In a dossier on the anniversary of the end of World War II, author Sonja Margolina paints a dismal picture of today's Russia. She describes the "rather oppressive feeling" that comes over her with the Restalinisation of the country under Putin's regime. Volgograd wants to change it's name back to Stalingrad, she writes, and cites the results of one survey: "When asked in 1996 which event in Russian history they were most proud of, 44 percent of respondents said the victory in the Second World War. In 2003, this number had gone up to 87 percent. And the more importance the war gained in people's minds, the more Stalin's authority as leader and supreme commander grew. Between 1998 and 2003, the number of people who judged Stalin favourably trippled, from 19 to 53 percent."

Süddeutsche Zeitung, 30.04.2005

Thirty years after the end of the Vietnam War, the Berlin-based Vietnamese author Pham Thi Hoai has doubts about the current situation in her country. "Thirty years after the war, the country has still not officially recognised the bitter exodus of almost one million South Vietnamese. It is as if these people were not Vietnamese at all, as if they were excluded from the community of the united Vietnam. It is as if those in power believed that a new national sentiment could grow on its own, like a rice plant growing out of the deep graves of division and hatred. People keep repeating softly to themselves: The war wounds have begun to heal, so let's not keep raking up the old muck. In fact the war did not leave wounds, but a tumour, and time will not heal it. On the contrary. National division was a major cause of the war. Should this division still continue thirty years after the war's end? How is it that Vietnamese and Americans can shake hands with each other today, while there are still Vietnamese who refuse to shake hands with their own countrymen?"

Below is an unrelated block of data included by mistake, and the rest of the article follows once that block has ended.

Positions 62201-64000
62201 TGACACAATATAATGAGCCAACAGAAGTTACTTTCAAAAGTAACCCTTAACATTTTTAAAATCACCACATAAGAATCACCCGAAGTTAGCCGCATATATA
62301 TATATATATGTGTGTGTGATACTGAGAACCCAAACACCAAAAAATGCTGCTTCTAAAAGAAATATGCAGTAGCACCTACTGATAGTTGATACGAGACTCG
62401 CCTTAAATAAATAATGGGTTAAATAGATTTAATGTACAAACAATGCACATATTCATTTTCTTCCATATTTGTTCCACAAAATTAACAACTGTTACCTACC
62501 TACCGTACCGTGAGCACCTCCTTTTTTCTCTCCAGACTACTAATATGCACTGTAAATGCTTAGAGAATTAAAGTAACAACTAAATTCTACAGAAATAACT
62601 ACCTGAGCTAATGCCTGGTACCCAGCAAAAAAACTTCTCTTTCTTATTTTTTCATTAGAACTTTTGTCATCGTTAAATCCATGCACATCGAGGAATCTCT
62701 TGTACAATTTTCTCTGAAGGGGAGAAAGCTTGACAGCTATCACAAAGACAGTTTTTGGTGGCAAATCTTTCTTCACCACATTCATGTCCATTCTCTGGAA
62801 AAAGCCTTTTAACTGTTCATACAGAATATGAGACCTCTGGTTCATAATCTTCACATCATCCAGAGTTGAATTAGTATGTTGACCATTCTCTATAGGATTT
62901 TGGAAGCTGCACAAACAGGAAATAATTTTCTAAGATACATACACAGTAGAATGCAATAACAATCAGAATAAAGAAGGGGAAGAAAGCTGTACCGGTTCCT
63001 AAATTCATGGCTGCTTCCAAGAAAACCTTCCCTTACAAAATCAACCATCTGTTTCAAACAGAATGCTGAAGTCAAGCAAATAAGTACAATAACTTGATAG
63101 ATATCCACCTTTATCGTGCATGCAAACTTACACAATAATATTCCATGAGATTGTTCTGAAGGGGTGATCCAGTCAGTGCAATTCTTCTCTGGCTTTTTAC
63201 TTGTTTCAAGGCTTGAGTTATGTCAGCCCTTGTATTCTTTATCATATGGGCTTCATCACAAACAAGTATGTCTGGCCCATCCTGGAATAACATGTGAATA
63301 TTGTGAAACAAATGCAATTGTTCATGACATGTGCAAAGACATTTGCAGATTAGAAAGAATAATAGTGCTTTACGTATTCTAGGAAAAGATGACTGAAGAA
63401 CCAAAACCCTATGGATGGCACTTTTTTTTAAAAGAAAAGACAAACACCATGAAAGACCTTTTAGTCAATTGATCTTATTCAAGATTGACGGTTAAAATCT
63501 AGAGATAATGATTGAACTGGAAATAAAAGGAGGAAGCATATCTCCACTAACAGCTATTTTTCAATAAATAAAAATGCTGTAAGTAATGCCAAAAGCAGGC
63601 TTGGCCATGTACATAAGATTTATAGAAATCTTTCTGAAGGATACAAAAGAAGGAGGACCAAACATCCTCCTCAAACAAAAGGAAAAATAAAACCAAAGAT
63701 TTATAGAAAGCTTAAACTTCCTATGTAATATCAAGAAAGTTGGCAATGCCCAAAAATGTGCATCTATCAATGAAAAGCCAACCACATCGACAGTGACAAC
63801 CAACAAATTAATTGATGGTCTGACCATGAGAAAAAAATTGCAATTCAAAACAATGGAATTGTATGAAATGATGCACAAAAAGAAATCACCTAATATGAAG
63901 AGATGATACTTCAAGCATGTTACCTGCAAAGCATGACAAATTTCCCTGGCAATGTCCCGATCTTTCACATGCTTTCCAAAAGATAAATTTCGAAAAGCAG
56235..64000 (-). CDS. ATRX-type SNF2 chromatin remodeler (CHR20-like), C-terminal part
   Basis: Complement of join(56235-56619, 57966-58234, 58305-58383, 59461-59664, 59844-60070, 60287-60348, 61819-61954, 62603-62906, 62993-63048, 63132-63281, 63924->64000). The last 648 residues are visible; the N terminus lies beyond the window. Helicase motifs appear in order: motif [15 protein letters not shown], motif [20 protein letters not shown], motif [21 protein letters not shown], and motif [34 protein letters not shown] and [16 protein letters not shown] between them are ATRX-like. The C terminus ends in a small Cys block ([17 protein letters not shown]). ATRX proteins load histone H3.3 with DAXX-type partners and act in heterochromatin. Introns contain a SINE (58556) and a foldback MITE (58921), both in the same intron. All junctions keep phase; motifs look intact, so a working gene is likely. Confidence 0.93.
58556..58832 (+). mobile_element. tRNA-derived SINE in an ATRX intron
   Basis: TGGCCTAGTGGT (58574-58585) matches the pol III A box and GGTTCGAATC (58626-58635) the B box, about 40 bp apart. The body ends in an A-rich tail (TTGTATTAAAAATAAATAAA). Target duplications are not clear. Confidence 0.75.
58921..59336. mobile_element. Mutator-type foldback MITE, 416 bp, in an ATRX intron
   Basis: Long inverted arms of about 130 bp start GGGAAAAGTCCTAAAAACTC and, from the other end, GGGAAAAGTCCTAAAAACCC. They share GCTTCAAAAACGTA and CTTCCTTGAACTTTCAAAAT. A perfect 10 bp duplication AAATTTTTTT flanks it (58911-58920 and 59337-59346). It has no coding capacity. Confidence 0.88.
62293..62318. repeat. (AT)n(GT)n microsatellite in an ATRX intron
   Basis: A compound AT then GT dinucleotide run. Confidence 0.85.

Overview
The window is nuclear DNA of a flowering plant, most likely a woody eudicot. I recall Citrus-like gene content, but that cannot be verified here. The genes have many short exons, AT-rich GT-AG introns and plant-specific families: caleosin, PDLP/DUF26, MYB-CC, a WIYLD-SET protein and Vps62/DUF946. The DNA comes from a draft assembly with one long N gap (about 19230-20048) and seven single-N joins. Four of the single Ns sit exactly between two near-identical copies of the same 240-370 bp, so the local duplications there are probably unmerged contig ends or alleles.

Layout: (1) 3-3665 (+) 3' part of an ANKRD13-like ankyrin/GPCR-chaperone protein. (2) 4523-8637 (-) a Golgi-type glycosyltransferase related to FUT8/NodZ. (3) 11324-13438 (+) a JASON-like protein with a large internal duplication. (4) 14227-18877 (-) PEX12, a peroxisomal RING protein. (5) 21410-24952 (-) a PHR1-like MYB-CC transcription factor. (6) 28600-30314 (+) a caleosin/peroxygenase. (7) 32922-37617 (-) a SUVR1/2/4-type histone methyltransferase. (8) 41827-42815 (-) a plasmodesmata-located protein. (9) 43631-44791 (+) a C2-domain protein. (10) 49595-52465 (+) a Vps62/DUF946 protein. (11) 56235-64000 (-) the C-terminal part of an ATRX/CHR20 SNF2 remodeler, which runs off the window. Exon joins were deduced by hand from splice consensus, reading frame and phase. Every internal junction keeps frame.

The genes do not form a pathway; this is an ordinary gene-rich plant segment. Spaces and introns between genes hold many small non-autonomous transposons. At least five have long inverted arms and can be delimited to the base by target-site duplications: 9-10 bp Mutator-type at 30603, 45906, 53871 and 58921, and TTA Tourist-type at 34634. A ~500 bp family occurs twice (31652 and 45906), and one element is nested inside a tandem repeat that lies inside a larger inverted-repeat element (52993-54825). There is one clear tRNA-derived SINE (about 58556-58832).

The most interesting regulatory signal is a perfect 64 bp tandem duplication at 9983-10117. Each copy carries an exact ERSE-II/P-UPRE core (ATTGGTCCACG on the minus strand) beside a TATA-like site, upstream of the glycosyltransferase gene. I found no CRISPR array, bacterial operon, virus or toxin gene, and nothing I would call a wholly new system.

Berliner Zeitung, 30.04.2005

Conductor Nikolaus Harnoncourt recently asked the Vienna Philharmonic Orchestra to play Bruckner's Fifth Symphony with more "Upper Austrian melancholy". He explains in a long interview why the music is permeated with country landscapes. "I don't stop thinking about that. For example when I hear how a Brit or a Northern German conducts, I often get quite annoyed. Because they are simply doing everything wrong, although in fact it all happens on the level of nuances. Bruckner has a strong relationship to country folklore. And that is completely different from the city folklore of Schubert or Johann Strauss, for example. If you look at the rhythm in the slow movement of Bruckner's Fifth, you'll see it's country people's music. If you play everything exactly and meticulously, it's just wrong. This music simply has to take place, you have to let it happen. It's important to convey this to an orchestra that isn't familiar with this folklore. You have to convey the necessity of communicating from one mountain pasture to the next through the air, either with a fire or with songs. You have to convey that the steps you take in the mountains are different when you walk uphill pulling a load behind you – all these country things play a big role in music. There are also dances and yodellers in music, even as early as Mozart." - let's talk european